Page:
Judge Blocks State from Withholding School Aid

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A judge has blocked the state from withholding $250 million in school aid for New York City as punishment for missing last month's deadline to adopt a new teacher evaluation system.

State Supreme Court Justice Mauel J. Mendez, in Manhattan, granted a preliminary injunction because he said the plaintiffs had a strong enough case to proceed. They argued that the loss of funds would deprive city students of their right to a "sound, basic education" under state law.

The suit was brought by parent leaders and Upper Manhattan City Council member Robert Jackson who said the city won't have to go ahead with mid-year budget cuts now.

"There will not be any reductions in teachers and increase in class size, it will allow us to continue after school programs and anti-bullying programs and things like that," he said.

The state had argued that the loss of funding would not cause "irreparable injury," and that it needed to enforce a teacher evaluation system as a condition for the $700 million federal Race to the Top grant it won in 2010.

A spokesman for Gov. Andrew Cuomo said the state intends to appeal.

One of the plaintiffs, parent activist Mona Davids, blamed Cuomo for the loss of funding. The governor decided in early 2012 to require districts to negotiate teacher evaluation systems with their unions by January of 2013 in order to receive their annual 4 percent increase in education aid.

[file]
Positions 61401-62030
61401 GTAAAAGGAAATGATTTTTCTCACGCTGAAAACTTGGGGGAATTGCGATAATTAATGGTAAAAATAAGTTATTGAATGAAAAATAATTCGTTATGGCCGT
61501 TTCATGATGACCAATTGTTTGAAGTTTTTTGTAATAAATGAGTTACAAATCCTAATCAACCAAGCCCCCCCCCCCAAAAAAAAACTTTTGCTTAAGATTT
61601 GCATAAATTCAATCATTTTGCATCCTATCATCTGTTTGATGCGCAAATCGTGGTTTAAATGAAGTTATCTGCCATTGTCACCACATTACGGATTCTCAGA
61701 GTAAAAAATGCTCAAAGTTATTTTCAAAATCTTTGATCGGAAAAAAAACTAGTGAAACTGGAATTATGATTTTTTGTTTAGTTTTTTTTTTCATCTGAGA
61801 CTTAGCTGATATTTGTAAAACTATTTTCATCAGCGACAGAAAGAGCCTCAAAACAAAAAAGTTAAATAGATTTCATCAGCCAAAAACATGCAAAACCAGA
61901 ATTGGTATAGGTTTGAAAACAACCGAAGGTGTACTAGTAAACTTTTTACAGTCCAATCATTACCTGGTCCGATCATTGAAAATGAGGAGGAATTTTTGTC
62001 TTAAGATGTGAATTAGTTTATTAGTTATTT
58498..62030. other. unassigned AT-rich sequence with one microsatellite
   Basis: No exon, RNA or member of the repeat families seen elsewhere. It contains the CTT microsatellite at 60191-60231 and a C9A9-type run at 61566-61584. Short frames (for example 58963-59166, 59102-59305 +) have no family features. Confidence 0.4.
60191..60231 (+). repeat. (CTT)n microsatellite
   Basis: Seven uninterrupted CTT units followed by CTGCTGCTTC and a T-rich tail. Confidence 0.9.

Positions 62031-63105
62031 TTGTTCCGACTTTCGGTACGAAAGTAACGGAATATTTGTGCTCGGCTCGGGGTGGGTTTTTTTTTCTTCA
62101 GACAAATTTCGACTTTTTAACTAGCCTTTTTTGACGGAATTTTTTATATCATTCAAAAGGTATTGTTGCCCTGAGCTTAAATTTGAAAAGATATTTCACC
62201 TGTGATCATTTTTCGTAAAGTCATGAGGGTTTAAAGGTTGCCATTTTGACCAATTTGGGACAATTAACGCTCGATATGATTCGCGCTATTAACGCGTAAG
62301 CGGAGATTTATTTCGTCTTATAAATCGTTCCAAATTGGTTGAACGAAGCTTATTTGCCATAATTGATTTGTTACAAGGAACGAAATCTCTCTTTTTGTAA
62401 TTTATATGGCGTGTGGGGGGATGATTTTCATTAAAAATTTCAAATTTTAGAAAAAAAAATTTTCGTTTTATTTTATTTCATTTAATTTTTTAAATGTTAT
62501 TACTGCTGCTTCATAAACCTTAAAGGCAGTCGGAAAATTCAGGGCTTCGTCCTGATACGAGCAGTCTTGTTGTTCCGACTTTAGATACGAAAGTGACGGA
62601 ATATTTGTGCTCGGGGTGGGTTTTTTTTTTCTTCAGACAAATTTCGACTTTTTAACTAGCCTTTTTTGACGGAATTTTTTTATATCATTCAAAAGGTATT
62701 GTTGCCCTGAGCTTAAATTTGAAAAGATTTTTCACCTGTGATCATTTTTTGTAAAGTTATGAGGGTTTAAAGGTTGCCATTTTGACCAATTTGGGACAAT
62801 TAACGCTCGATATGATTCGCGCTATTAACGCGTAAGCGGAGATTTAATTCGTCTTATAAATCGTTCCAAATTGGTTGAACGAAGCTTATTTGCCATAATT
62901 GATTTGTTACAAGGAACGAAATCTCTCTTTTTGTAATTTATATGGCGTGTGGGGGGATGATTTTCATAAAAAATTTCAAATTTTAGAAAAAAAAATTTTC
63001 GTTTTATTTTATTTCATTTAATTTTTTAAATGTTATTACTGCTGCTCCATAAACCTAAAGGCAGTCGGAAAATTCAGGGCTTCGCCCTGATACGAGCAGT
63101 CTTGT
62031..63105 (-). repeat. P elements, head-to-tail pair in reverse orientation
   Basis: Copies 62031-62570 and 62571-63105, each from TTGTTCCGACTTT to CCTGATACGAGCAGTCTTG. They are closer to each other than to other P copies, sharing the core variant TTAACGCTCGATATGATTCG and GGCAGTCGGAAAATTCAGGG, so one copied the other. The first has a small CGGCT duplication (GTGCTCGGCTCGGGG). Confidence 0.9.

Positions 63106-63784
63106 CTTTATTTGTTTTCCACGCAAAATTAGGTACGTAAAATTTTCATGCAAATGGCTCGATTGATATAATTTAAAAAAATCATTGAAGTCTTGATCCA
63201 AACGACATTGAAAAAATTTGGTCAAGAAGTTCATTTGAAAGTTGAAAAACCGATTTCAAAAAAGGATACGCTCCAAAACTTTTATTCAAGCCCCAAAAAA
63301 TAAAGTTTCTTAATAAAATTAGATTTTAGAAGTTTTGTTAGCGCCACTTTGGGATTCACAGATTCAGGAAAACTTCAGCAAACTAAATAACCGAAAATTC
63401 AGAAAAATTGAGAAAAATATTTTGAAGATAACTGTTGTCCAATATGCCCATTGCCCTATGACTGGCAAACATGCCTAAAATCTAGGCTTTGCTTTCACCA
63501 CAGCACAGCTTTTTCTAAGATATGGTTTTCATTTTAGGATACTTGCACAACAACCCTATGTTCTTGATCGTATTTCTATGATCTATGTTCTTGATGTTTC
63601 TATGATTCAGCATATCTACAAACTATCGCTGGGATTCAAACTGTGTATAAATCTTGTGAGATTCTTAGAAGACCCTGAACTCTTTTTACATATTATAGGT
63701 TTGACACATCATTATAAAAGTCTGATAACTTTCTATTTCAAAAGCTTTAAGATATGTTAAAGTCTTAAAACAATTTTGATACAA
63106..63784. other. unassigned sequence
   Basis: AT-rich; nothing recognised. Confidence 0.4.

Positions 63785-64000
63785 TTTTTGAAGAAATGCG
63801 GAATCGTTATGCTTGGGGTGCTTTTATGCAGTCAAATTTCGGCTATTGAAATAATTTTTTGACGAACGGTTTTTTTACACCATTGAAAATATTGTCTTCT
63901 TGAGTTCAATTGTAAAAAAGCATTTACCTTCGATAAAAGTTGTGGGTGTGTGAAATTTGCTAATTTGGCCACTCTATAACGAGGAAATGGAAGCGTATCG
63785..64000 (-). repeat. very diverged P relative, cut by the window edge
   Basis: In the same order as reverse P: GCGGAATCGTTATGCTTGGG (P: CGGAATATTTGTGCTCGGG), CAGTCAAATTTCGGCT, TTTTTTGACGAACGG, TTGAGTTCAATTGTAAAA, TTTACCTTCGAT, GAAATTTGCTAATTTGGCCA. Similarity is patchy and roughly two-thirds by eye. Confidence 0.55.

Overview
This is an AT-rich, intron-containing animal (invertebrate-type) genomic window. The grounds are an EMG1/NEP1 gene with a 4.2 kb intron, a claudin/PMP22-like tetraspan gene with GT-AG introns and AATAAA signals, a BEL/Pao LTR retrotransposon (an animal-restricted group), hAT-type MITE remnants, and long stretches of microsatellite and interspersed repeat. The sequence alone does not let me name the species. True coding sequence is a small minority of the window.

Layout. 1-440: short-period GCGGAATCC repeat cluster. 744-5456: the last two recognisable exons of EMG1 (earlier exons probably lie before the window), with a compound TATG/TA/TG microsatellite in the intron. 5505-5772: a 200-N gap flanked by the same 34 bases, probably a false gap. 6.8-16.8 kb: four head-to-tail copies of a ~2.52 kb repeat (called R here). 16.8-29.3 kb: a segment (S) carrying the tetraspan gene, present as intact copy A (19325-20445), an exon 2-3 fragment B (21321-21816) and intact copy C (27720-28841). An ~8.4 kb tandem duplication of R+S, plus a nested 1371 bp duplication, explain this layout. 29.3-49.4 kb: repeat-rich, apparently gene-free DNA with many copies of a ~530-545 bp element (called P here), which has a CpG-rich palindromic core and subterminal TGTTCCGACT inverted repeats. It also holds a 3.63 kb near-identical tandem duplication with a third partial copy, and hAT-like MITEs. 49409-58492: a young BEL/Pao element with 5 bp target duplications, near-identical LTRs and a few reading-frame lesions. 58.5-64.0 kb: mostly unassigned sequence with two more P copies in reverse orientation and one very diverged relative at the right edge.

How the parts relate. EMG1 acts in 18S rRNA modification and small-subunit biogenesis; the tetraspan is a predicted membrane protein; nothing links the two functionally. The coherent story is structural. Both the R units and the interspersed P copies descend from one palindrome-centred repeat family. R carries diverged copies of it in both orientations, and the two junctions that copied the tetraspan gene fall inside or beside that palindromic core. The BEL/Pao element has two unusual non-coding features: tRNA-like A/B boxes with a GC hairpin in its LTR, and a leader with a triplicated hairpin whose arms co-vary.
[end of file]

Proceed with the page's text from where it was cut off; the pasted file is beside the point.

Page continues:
"It was a horrible punishment to innocent children," said Davids. She added that Cuomo shouldn't have waited until now to propose that school districts use a state-approved evaluation system if they couldn't reach an agreement with their unions.

New York City was among just a few of the state's nearly 700 school districts that failed to meet the deadline.

Davids said she has a daughter who attends LaGuardia High School. She said the mid-year cuts would have amounted to $200,000 per school on average.

Deputy Mayor Howard Wolfson issued a statement siding with the plaintiffs, even though the city wasn't a party to the suit.

“We’ve said all along that students should not be penalized for the UFT’s failure to negotiate, and our goal has been and continues to be a fair and effective evaluation system,” he said.

Not surprisingly, the United Federation of Teachers had a different perspective.

"If the mayor hadn't blown up the negotiations, there would be a new teacher evaluation system, not a lawsuit," said Dick Riley, the UFT spokesman.